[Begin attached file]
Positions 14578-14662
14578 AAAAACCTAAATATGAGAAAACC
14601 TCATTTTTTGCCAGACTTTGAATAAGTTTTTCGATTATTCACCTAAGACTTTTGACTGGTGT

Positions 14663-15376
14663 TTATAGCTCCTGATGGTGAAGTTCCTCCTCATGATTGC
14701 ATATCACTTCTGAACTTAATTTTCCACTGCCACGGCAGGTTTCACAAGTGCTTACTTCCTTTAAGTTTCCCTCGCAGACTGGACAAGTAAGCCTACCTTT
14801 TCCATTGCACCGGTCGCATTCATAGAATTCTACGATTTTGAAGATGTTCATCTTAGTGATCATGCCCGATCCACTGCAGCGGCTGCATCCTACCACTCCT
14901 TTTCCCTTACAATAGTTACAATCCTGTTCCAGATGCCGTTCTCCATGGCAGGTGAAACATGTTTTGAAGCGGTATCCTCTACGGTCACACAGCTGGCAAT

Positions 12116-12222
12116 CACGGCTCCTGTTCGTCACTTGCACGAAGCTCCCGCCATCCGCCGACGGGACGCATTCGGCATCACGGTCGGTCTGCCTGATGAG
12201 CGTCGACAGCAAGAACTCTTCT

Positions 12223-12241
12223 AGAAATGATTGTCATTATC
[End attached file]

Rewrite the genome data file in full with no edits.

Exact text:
Positions 14578-14662
14578 AAAAACCTAAATATGAGAAAACC
14601 TCATTTTTTGCCAGACTTTGAATAAGTTTTTCGATTATTCACCTAAGACTTTTGACTGGTGT

Positions 14663-15376
14663 TTATAGCTCCTGATGGTGAAGTTCCTCCTCATGATTGC
14701 ATATCACTTCTGAACTTAATTTTCCACTGCCACGGCAGGTTTCACAAGTGCTTACTTCCTTTAAGTTTCCCTCGCAGACTGGACAAGTAAGCCTACCTTT
14801 TCCATTGCACCGGTCGCATTCATAGAATTCTACGATTTTGAAGATGTTCATCTTAGTGATCATGCCCGATCCACTGCAGCGGCTGCATCCTACCACTCCT
14901 TTTCCCTTACAATAGTTACAATCCTGTTCCAGATGCCGTTCTCCATGGCAGGTGAAACATGTTTTGAAGCGGTATCCTCTACGGTCACACAGCTGGCAAT

Positions 12116-12222
12116 CACGGCTCCTGTTCGTCACTTGCACGAAGCTCCCGCCATCCGCCGACGGGACGCATTCGGCATCACGGTCGGTCTGCCTGATGAG
12201 CGTCGACAGCAAGAACTCTTCT

Positions 12223-12241
12223 AGAAATGATTGTCATTATC